“When you have a vegan menu and people are looking for regular tacos, patience is key,” says Schubert. “You have to be willing to sit there and explain things and field some weird criticism.”
Both Schubert and Cohen say preparing food from a truck for customers who expect a fast meal taught them efficiency and speed, an advantage at any brick-and-mortar restaurant.
Schubert has also transferred the lesson of “keep it simple, stupid” from his truck, where limited space meant a limited menu. A focused menu that doesn’t try to do too much has been part of Taco Party’s success in Ball Square, he says.
Ensuring people know where to find your truck, and dealing with the weather—which Cohen calls “the biggest factor”—add more layers of difficulty, he says.
Trucks can only park at a location once a week during the pilot program, which makes them harder for customers to track.
“No pun intended, food trucks are a super amount of moving parts,” Cohen says.
Opening brick-and-mortar locations made operating trucks easier for both Schubert and Cohen, as they could switch their main cooking and staging spaces for their trucks out of shared kitchens—a luxury not available to food trucks without a permanent restaurant.
For the first few years, Taco Party rented space at a shared kitchen in Malden for $1,400 a month in order to prepare food ahead of time. Employees had
to contend with about 20 other food businesses using the space and vendors simultaneously trying to load their trucks, says Schubert.
“The last [shared kitchen] we were in, they just jammed it. We were the only vegan business in there and it was horrible,” he recalls.
Every day, Schubert woke up at 5:30 a.m. to pick up the truck and get to the communal kitchen by 6:30 or 7 to do prep work. He had to make it to the truck’s designated spot by 10:30 and handle the lunchtime rush with one or two other employees until around 2:30 p.m. The team would then head back to the kitchen to clean up and prep for the next day, park the truck for the night, and get home by around 7 p.m. or later.
Opening a restaurant also meant long days initially, but Schubert says he’s trying not to be “a control freak” and actually go home for dinner.
“We’re in a great spot right now. The big question is, do I want to add stress to my life by opening another spot? I think I do, but I’m not positive,” he says.
For Sergio Rubio, the owner of the new Bella Food Truck, getting access to Cambridge customers represents a big opportunity. The truck has spots in Cambridgeport and in North Point Park thanks to the pilot.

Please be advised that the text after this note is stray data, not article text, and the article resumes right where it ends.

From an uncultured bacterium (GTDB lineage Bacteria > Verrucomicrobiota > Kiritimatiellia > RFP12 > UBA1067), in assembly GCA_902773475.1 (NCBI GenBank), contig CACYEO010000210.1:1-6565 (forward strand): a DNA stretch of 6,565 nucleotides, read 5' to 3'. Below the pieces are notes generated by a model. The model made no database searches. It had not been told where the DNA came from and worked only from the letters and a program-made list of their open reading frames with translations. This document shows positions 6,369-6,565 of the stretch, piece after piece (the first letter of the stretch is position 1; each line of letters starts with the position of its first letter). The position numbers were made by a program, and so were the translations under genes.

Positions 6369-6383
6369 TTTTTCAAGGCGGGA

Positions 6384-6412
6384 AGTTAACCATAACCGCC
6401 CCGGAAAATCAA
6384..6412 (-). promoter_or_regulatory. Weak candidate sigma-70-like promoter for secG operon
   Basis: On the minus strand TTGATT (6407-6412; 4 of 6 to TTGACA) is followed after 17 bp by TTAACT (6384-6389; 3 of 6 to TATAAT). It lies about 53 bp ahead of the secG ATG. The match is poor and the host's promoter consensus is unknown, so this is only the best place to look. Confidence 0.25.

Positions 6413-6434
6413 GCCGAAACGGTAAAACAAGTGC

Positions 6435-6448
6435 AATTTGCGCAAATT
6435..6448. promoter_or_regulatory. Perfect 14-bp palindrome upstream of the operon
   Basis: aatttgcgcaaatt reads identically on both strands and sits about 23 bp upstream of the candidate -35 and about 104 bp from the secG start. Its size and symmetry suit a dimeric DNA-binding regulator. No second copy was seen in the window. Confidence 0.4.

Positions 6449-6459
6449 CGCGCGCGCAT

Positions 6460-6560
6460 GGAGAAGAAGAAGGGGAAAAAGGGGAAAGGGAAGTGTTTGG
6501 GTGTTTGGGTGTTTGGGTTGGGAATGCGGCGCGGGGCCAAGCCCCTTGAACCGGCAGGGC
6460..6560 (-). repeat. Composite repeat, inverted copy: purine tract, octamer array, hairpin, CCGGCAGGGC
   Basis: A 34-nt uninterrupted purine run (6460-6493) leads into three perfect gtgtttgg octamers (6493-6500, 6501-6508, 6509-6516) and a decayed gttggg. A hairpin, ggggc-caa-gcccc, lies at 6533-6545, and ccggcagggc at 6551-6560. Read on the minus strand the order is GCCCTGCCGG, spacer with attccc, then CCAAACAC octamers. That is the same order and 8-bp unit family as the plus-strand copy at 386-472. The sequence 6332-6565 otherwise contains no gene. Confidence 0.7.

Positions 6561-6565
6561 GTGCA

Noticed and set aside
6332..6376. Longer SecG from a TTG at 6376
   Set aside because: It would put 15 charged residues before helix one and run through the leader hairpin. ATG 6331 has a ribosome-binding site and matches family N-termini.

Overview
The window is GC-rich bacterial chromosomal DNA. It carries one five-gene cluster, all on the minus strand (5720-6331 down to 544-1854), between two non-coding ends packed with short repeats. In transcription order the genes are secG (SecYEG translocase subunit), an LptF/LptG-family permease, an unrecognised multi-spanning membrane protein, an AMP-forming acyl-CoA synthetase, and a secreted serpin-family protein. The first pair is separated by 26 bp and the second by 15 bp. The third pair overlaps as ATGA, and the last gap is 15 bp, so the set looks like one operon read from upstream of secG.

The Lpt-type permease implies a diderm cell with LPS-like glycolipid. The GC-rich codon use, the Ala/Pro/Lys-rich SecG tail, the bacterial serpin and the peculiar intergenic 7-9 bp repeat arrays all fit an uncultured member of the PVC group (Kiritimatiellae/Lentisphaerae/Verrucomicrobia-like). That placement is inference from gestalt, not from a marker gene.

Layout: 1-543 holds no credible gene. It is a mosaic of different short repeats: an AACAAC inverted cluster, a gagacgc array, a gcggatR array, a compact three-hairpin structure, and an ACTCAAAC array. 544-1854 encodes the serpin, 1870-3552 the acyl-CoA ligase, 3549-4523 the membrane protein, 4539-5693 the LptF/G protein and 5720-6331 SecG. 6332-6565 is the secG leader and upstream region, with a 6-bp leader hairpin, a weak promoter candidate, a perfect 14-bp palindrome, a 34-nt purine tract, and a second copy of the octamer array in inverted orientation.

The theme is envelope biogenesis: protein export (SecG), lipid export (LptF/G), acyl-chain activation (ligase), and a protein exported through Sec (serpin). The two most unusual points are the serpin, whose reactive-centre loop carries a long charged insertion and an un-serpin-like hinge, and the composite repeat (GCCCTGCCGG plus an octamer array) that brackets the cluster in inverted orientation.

“I’m very excited to start in Cambridge. I’m hoping we get more people out there and get more events and catering, company meetings. We’re hoping to expand more after working in Cambridge,” he says.
Bella Food Truck serves American food—an array of sandwiches, burgers, and salads for lunch, and croissants, muffins, fruit, and acai bowls for breakfast, says Rubio.
Stationed in Everett since launching in January, the truck did better each week, he says. That’s part of his positive outlook, but he also loves interacting with people from the truck.
“It’s much better than running a restaurant where you don’t have much contact with the customers. It’s much more interesting and fun,” he says.
Customer engagement is a high point for Cohen as well. From credit card receipts, Cohen has seen that 70 percent of Rhythm ’n Wraps’s orders are from repeat customers, he says.
And despite the challenges of unpredictable weather, “We’ve got some people who will come and see us no matter what,” he says. “That’s the best feeling.”
It’s too early in the season to tell whether Rhythm ’n Wraps’s Cambridgeport location will turn a profit, but it has potential, Cohen says.
But as successful as the pilot program may prove, truck owners need to think bigger, says Schubert.
“Don’t rely on the city spots to be your income. You need to have special events, you need to cater,” he cautions. Otherwise, “You’re not going to survive, plain and simple.”